Wendy is the mother of four children: Caitlin (10), James (8), Charles (3) and Margaret (1). She lives in Beverly Hills with her husband, Greg, and their kids. Wendy enjoys scrapbooking, photography and reading. Her favorite book is “The Time Traveler’s Wife” by Audrey Niffenegger and her favorite children’s book is “The Girl with the Silver Eyes” by Willo Davis Roberts. She describes herself as a “crazed” fantasy football fan with an impressive winning record. She also enjoys game night with her kids, especially “Exploding Kittens” (which I really have to go find because with a name like that, it has to be fun!).

Mom and daughter closeup

Wendy with Caitlin

I like to ask volunteers to find out what their kids’ favorite thing about them as a parent is. Out of the mouths of babes, Wendy’s kids answered: “I like when you talk to me,” (Charlie, 3). “You have nice, dark brown hair,” (James, 8) and “You are almost always there for us. I mean, sometimes you’re not home.” (Caitlin, 10). Well, Caitlin, it’s clear that when your Mom’s not home, she’s being there for the BPP and its families. So thanks for sharing your Mom’s butterfly wings!

– Nicole Capozello, Parenting Program Volunteer

The Face of Beaumont Parenting: Maleita Walsh

Maleita Walsh with her family

Parenting small children takes a great deal of love, patience and energy. Parenting adult children takes no less love or patience, but it does require less day-to-day energy. As we know from the first law of thermodynamics, energy cannot be created or destroyed but can be transformed. So what does a mother do with her excess energy when she goes from parenting small children to parenting adult (and nearly adult) children? Meet the answer in Parenting Program volunteer Maleita Walsh.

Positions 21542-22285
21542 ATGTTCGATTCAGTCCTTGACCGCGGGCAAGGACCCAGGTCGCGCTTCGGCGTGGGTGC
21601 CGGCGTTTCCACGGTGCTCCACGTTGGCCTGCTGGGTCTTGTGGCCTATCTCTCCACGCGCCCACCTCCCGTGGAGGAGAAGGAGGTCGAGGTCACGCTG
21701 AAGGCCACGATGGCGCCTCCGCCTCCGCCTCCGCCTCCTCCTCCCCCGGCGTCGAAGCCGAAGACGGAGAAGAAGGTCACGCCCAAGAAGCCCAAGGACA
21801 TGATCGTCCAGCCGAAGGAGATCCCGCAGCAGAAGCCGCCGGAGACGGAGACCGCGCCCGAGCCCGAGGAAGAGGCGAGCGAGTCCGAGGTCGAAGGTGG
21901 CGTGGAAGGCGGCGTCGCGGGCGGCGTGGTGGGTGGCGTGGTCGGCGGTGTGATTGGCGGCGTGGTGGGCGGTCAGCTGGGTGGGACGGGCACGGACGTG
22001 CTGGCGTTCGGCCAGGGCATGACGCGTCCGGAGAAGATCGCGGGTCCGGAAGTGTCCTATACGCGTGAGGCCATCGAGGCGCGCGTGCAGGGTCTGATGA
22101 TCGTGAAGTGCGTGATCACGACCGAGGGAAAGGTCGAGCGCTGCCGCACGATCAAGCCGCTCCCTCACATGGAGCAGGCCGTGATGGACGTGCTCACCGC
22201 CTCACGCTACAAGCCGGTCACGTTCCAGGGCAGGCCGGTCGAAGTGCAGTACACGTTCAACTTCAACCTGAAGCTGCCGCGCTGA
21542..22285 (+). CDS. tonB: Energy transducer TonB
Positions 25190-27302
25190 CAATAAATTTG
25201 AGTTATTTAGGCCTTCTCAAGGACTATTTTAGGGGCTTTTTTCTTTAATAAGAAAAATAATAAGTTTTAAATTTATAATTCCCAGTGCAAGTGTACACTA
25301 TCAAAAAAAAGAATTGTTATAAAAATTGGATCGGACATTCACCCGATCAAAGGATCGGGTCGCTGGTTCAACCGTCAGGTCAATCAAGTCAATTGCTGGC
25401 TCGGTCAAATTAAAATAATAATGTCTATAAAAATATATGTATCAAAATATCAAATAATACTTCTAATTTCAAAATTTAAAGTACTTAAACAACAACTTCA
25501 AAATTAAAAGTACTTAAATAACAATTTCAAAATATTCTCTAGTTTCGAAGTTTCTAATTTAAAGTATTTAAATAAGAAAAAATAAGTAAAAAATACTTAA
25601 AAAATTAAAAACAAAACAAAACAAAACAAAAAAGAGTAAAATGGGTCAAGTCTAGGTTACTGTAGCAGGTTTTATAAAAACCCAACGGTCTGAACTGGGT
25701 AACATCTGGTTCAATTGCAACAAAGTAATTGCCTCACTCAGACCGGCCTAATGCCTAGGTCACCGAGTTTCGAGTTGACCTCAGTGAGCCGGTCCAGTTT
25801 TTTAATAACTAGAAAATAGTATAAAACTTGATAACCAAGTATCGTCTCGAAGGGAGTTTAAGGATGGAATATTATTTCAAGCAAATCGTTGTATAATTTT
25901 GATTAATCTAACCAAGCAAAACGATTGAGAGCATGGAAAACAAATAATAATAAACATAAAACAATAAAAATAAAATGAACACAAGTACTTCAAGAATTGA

Maleita Walsh is a 44-year-old mother of three. She and her husband, Matt, recently moved from Rochester Hills to Oakland Township. They have three children: Mitch (20), Maddie (18), and Lanie (15). Mitch and Maddie are both students at the University of Michigan. Lanie still lives at home, attending high school and being very involved in dance. The Walsh family loves to travel, and have taken trips together to Italy, Costa Rica, Austria, Czech Republic, Hungary and Germany. Maleita also enjoys photography, scrapbooking and reading. Some of her favorite kids’ books are by Kevin Henkes and Patricia Polacco, as well as All the Places to Love by Patricia MacLachlan.

When Maleita’s children were small, she left her career in Marriage and Family Psychology to become a full-time parent. She poured her time and energy into her children and their activities. As a regular feature at their schools and sporting events, she volunteered her time in both arenas. Maleita continued to spend the energy of her passion for parenting and family on her children and their activities as they grew from small ones to tall ones. Maleita’s daughter, Maddie, says that her favorite thing about her mom as a parent is “(her) attentiveness and ability to know exactly what (her children) need at the right time. (She) is really good at knowing when (they) need a hug or some space or someone to talk to, and really good at listening and giving good advice.”

However, as her children’s need for her energy lessened, Maleita searched for a new outlet for her passion. Enter the Beaumont Parenting Program. She heard about the program from a friend, and thought it was the perfect place for her. Since then, she has served as a hospital visitor and hearing screener for almost two years. Her favorite thing about her roles for the BPP is when she can reassure new parents and let them know that it will get easier.